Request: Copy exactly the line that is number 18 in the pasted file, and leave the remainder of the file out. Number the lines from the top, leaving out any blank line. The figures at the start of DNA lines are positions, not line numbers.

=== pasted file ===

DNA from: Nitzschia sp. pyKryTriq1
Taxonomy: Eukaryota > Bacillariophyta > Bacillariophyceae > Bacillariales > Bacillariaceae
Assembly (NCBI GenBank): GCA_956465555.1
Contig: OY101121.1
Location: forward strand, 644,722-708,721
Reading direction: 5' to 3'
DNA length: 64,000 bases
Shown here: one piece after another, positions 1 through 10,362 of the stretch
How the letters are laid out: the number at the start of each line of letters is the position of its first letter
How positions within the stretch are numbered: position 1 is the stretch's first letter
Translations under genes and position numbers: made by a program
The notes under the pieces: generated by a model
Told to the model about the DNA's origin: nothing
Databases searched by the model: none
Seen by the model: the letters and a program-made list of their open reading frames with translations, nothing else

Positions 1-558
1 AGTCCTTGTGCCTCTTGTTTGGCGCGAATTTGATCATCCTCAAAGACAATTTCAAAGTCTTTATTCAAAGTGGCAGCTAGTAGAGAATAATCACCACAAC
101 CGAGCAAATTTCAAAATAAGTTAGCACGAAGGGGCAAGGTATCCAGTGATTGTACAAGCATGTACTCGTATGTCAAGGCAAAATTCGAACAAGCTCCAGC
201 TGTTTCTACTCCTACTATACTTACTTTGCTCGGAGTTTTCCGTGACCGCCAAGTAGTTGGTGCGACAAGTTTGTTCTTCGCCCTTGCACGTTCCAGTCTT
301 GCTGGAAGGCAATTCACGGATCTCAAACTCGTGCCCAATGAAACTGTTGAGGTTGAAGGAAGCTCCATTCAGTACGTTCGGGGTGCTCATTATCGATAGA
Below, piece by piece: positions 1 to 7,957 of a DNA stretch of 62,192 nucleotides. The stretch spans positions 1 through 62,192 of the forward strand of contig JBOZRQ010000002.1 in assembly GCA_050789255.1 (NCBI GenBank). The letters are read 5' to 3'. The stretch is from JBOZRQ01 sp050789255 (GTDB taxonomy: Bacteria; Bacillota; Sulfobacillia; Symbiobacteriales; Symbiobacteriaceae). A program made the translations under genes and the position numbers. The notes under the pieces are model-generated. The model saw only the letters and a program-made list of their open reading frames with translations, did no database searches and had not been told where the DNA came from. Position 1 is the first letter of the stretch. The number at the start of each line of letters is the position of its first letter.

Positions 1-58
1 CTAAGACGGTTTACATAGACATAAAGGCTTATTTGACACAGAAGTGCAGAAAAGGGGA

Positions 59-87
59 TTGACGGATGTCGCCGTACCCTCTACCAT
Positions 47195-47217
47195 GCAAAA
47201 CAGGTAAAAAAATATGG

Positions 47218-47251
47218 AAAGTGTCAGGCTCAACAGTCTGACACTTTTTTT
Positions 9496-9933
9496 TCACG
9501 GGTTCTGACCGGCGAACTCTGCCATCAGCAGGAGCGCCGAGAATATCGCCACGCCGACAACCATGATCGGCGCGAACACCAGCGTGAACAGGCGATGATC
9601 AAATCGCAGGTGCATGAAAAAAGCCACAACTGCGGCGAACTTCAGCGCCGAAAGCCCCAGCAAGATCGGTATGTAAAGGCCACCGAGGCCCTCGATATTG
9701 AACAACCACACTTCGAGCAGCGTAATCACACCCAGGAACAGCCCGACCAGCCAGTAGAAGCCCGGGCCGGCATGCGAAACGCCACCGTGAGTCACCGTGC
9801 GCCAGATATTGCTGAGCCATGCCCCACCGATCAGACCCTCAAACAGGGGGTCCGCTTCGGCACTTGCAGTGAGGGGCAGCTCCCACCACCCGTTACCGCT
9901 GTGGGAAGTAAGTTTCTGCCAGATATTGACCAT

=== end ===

101 CGAGCAAATTTCAAAATAAGTTAGCACGAAGGGGCAAGGTATCCAGTGATTGTACAAGCATGTACTCGTATGTCAAGGCAAAATTCGAACAAGCTCCAGC